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How to Write a Book Review

February 18, 2019– Today we’re talking about book reviews; wait a second, there is a format for writing a book review? Let’s get real, there are formats for every piece of writing that you could ever think of!

Book reviews offer you a chance to share your perception of a book’s good and bad parts and to share info with other readers that they may find useful. Of course, book reviews also allow others to decide whether they should read the book themselves.

Here are the do’s and don’ts of writing a book review:

  1. Do provide a general overview of the book. Include the author, title, publication info such as the publisher and year of publication, and genre. In a few sentences us a taste of the book and your overall opinion of it.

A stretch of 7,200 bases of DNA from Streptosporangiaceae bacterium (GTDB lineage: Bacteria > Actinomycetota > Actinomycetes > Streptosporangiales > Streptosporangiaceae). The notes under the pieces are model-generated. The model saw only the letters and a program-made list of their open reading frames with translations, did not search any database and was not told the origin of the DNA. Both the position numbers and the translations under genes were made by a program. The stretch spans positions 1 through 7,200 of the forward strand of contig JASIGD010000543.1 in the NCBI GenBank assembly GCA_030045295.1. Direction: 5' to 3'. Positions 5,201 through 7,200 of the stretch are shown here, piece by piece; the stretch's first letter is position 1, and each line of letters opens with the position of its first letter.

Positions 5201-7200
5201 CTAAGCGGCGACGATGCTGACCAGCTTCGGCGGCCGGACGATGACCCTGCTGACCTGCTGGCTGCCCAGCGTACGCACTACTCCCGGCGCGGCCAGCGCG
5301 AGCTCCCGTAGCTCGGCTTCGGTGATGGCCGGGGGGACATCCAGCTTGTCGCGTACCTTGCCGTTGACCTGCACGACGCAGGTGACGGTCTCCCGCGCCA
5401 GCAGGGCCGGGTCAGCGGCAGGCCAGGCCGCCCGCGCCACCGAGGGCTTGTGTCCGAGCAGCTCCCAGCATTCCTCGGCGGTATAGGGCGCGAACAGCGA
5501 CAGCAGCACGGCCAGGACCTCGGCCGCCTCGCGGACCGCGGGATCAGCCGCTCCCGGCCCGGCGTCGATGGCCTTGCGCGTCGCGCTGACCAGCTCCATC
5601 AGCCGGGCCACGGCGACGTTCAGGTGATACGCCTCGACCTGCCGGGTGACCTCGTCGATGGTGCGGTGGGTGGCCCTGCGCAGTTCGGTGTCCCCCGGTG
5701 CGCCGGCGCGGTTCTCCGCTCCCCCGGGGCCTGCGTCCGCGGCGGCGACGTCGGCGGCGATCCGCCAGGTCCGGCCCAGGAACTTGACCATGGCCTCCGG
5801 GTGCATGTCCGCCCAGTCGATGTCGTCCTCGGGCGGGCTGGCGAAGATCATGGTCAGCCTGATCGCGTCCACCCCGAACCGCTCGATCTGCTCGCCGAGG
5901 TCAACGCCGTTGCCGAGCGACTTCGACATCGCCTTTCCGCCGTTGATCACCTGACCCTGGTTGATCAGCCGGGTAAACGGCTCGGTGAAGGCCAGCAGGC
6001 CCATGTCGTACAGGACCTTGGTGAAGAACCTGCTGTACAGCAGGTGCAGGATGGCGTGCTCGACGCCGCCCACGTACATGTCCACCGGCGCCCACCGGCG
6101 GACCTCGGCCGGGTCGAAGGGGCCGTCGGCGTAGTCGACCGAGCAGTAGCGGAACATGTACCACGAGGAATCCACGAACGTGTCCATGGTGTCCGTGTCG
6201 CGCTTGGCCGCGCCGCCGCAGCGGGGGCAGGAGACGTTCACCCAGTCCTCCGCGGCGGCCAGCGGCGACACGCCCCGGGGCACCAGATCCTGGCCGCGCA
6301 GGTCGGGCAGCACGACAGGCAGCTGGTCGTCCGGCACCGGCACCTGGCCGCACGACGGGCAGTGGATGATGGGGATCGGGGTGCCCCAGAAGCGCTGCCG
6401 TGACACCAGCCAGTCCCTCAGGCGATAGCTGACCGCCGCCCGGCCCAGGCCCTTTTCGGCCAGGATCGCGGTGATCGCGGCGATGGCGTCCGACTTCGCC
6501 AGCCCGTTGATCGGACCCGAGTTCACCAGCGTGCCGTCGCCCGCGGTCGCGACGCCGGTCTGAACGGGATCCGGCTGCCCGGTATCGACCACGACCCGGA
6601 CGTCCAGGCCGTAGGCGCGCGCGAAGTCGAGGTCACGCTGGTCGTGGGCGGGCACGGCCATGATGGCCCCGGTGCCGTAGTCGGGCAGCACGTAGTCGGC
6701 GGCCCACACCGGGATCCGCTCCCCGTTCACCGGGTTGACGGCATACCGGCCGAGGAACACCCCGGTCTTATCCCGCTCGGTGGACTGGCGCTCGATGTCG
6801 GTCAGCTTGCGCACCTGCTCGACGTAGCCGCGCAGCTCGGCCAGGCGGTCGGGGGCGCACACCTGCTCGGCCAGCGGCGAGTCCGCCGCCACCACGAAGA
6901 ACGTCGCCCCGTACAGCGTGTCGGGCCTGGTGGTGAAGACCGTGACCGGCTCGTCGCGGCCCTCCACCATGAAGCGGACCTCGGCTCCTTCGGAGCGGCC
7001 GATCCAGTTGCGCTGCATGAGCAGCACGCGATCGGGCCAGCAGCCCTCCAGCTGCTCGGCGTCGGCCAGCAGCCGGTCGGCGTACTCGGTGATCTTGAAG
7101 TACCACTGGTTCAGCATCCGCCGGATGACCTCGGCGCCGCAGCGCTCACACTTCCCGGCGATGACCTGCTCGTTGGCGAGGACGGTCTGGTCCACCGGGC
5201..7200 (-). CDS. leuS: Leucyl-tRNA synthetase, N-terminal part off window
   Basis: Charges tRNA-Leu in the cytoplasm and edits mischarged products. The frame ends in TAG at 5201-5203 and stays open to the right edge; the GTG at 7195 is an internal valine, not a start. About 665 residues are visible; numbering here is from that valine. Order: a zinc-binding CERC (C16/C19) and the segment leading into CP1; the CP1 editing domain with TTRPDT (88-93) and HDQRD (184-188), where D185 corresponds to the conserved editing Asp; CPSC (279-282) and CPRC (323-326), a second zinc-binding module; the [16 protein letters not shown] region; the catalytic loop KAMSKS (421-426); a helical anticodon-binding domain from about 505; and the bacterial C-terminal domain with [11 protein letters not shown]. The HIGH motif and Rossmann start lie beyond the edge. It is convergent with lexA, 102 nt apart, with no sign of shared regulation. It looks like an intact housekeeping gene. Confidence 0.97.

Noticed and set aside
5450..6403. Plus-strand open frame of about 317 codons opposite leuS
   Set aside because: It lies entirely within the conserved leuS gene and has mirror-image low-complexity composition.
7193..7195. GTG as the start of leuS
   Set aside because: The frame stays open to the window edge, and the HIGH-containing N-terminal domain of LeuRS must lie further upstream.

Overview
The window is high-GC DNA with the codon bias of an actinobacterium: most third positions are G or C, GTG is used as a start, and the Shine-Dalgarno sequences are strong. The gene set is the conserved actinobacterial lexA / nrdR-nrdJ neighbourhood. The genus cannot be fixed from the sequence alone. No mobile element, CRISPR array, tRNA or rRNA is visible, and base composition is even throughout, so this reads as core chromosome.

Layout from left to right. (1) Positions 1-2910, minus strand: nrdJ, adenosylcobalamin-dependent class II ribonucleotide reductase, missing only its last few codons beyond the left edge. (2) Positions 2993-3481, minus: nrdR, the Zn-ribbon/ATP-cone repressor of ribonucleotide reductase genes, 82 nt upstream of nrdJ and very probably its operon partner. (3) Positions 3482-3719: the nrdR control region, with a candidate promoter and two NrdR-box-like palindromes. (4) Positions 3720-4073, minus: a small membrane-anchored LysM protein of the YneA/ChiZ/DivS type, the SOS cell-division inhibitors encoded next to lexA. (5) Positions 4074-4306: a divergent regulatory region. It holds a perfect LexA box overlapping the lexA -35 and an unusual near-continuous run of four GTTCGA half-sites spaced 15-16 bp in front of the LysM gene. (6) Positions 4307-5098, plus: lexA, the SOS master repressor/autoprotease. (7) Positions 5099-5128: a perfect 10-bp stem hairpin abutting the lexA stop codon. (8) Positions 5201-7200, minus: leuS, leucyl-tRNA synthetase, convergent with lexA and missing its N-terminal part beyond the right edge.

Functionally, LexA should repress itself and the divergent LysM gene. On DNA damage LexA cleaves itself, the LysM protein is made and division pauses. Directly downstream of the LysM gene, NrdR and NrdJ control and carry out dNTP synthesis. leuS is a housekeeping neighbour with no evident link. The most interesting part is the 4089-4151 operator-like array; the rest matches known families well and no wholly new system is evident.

2. Do say WHY you liked or disliked the book. Be specific! What did you love about it? What did you hate about it? What could have made it better?
  3. Do take a stand. The whole point of a book review is to make a recommendation to your reader. Remember that it is possible to like and dislike parts of the same book! Don’t be afraid to share your opinion!
  4. Don’t give too much away. If you’re reviewing fiction don’t give away key points of plot or the ending or twists that could ruin it for other readers.
  5. Don’t make your review too long. A paragraph or two will do. Pick the thing that interests you most and the thing that you think will most interest your readers.
  6. Don’t be a jerk. If you didn’t enjoy the book, that’s fine, but don’t be insulting. Let your reader know why you were disappointed in the book while still being calm and unemotional.

So there you have it! I look forward to reading your reviews online for some books I’m thinking of reading!

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Where to Get Great Ideas…When Great Ideas Aren’t Coming